The air I breathe, the land that stills my cries
For food and shelter against devouring days.”
In four stanzas, we see a vivid truth: love is precious despite, or maybe even because, of its finite nature. Love gives us a reflection of the infinite. As the poem ends with a vow, the speaker confesses they cannot love like the boundless sea:
“But I can love you with a love
As finite as the wave that dies
And dying holds from crest to crest
The blue of everlasting skies.”
Read “To the Man I Married” to revel in passion that nurtures you and to be inspired to make your love count for a lifetime.
“When The World Shall Come To Its End” by José García Villa: A Filipino Love Poem For The Power Couple
The lighting of a unity candle is a traditional wedding rite, symbolizing the merging of two lives. Photo by Enrique.
If you believe you and your partner share a love so powerful it could wrestle with God, and find yourself constantly sending dark humor memes to each other, read “When The World Shall Come To Its End” by Jose Garcia Villa.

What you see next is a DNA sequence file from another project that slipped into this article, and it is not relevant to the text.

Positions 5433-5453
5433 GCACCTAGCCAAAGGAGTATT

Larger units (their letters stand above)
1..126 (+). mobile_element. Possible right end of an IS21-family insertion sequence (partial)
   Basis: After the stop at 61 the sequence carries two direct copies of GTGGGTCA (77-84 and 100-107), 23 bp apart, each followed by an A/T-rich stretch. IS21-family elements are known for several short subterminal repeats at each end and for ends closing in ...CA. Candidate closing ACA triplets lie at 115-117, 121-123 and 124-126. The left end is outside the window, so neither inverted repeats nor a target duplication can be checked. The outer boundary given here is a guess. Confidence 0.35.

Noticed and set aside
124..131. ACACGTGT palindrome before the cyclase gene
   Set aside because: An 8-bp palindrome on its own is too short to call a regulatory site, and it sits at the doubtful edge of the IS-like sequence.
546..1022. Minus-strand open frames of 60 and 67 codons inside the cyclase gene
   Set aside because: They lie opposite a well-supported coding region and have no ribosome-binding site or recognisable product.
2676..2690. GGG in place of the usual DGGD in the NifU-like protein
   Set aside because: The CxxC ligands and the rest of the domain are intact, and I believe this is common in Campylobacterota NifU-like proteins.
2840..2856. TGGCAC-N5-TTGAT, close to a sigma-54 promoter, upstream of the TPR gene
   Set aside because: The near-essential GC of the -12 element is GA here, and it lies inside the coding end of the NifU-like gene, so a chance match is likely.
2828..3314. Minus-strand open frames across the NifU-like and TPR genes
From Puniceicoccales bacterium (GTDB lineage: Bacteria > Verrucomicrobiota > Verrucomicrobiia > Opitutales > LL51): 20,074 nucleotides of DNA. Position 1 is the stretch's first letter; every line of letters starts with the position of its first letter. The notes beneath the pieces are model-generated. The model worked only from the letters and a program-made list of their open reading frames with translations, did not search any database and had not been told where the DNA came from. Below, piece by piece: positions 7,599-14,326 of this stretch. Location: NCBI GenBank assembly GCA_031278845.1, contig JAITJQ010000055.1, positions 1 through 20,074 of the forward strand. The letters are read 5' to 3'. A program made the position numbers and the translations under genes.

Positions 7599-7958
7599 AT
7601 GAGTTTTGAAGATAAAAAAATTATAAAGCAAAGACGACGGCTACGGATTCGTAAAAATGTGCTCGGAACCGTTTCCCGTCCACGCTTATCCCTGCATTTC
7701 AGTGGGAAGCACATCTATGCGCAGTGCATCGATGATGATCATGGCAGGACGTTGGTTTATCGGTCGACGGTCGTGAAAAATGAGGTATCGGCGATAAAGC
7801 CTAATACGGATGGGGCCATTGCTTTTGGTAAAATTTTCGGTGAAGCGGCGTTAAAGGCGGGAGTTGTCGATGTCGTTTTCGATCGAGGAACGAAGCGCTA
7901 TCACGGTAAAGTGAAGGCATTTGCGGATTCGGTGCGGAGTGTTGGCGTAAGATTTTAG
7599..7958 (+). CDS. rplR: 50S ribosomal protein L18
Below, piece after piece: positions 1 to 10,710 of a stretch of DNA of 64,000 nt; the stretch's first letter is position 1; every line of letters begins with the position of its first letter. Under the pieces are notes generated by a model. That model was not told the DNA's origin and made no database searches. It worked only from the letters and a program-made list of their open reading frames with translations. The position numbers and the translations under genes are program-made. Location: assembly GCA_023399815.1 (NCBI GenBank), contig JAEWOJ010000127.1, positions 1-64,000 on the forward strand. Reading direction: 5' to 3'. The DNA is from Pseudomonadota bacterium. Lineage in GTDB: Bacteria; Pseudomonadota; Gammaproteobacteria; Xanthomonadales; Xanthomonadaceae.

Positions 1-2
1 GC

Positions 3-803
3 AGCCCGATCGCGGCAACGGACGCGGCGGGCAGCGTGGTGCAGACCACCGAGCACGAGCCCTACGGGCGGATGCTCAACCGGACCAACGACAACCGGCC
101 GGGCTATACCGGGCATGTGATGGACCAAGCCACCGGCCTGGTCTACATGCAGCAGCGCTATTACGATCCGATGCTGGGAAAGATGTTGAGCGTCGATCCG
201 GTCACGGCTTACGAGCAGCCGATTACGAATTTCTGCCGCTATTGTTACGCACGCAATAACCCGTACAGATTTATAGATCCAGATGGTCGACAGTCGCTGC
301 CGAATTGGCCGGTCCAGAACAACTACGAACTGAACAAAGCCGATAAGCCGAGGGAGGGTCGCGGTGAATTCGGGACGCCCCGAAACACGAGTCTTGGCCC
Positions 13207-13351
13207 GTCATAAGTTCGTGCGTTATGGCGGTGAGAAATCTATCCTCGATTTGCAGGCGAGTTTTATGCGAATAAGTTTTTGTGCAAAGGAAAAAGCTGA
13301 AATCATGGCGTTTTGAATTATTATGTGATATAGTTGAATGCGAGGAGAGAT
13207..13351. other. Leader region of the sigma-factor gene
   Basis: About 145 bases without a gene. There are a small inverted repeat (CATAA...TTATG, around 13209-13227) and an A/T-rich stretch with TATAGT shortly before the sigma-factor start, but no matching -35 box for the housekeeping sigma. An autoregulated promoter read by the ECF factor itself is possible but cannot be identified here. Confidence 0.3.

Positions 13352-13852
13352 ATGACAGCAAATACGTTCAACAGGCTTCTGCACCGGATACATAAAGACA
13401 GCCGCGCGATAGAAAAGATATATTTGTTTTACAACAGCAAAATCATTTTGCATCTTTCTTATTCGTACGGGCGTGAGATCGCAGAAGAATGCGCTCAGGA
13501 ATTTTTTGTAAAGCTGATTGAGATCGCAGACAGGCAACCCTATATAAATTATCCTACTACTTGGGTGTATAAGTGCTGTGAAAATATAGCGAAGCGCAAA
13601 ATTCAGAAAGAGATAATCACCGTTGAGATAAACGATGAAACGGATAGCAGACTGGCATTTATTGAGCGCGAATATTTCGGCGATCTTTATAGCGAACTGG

Originally published in 1942, this brief poem speaks to the kind of bond that can overcome the trials and tribulations of The Times We Live In:
“When the world shall come to its endOn the world’s last Love I’ll stand.”
“He shall not be able to put out Love at all.O I'll guard it, guard it, guard it!And the world cannot die with Love glowing, burning,O the world cannot die out at all.”
“4 Seasons” by Abby Orbeta: A Filipino Love Poem For Your Slow Burn Romance
For the wedding of Pricilla & July, they pulled inspiration from the Philippines to design every detail: floral arrangements, wedding ceremony, jewelry, and more. (Photography, MXT VISUALS | Planning, Premier Soirees)